Kristian Rouz - The International Monetary Fund (IMF) cut its outlook on the U.S. economic expansion for this year and 2018, saying that President Donald Trump's target growth of 3 percent per year is not realistic given the current circumstances. The Washington-based fund also cut its projection for U.S. growth next year to 2.1 per cent, from 2.5 per cent in April. The US are now in the third-longest period of economic growth since 1850, given the full employment situation, but this hardly makes things any better, as disposable incomes are low, as is purchasing power, whilst the burden of household indebtedness is stunning. The US economy, in its current shape, the Fund said, is going at its fastest possible, because the unemployment is very low, at 4.3 percent, meaning it is the lack of reform that is holding the GDP growth back.
The IMF said: "Many details about these plans are still undecided".
Technology is reshaping product and labor markets, but productivity growth isn't picking up.
Priorities should include reforming the complex U.S. tax system and boosting spending on education and infrastructure, the International Monetary Fund said.
"All in all, in our judgment, the US economic model is not working as well as it could in generating broadly shared income growth", said Alejandro Werner, head of the IMF's Western Hemisphere department.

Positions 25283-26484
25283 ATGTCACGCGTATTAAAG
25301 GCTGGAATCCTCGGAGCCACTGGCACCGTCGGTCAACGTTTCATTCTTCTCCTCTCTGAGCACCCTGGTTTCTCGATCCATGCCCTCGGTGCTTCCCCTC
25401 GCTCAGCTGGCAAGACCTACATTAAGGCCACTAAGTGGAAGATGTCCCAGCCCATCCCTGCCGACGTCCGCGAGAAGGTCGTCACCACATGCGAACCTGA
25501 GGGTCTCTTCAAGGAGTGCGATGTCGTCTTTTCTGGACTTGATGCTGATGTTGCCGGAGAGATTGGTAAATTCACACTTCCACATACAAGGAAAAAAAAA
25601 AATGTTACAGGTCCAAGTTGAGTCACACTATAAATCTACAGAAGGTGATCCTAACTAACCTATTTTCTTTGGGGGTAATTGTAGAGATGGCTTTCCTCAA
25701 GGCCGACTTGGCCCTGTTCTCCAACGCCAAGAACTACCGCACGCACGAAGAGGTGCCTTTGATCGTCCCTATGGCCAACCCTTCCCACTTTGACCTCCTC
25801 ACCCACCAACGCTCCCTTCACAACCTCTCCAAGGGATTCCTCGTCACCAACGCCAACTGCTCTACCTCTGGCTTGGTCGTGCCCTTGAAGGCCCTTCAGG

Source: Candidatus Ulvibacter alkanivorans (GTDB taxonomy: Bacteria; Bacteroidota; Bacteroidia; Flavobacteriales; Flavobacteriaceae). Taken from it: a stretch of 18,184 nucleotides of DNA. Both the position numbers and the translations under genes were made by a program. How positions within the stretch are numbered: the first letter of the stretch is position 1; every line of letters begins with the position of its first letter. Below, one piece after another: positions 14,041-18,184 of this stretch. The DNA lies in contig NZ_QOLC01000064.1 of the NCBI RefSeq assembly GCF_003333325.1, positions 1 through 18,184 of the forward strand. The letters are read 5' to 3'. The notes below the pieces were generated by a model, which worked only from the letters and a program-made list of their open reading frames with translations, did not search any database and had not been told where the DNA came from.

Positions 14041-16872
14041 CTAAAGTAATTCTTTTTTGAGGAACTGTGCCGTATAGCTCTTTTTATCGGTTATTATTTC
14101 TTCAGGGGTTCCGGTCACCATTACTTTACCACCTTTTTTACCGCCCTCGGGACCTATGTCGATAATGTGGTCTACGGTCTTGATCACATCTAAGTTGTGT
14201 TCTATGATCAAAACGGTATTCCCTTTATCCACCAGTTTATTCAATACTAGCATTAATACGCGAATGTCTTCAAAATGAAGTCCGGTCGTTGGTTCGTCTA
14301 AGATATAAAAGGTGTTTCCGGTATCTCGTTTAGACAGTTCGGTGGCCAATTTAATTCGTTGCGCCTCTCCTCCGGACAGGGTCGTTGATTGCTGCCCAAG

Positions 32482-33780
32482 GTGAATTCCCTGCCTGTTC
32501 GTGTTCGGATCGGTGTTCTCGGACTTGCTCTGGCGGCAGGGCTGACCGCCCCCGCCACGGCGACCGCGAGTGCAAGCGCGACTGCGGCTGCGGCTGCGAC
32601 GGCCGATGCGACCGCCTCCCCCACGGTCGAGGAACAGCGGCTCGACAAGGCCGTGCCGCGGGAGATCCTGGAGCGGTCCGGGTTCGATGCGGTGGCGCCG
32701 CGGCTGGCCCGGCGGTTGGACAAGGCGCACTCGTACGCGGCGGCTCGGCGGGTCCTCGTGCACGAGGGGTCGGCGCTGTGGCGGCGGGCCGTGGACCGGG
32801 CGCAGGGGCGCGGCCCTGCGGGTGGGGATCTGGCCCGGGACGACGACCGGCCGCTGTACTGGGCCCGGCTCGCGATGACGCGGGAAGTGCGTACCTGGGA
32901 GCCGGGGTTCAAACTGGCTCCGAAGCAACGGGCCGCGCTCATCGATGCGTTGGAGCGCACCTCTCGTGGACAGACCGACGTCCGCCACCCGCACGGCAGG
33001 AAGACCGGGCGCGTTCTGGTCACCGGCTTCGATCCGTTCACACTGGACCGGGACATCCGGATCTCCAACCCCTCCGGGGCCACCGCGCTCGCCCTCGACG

On the other hand, the president has made promises to promote USA economic growth.
The IMF disagreed, questioning whether the package as proposed will deliver the administration's long-term growth targets, balance the budget and cut public debt. Global experience and US history suggest a sustained acceleration in annual growth of more than 1 percentage point is unlikely, the IMF said. Although, the president already has said that the broad principles of this plan would be simplifying taxes, rebuilding roads and bridges, and lowering government spending. The Trump administration is counting on planned tax cuts, increased infrastructure spending and regulatory relief to boost expansion while balancing the budget.
The IMF said that the US economy would benefit by keeping its markets open as it pursues new and renegotiated trade agreements.
To raise revenue, the U.S. government should consider a "broad-based" federal consumption tax, a higher federal gas tax and put in place a carbon tax on greenhouse-gas emissions, the International Monetary Fund said - proposals that may be far-fetched under Republican control of Washington.
Trump's budget for the fiscal year ending in 2018 assumes the economy will grow by 2.9 per cent on average in the coming decade, but the IMF's central forecast says this is unlikely to be achieved in the absence of a clear plan.
The fund also warned against a White House plan to invoke national security to raise tariffs on steel imports, saying there was room for renegotiating trade deals such as the North American Free Trade Agreement in a way that was mutually beneficial.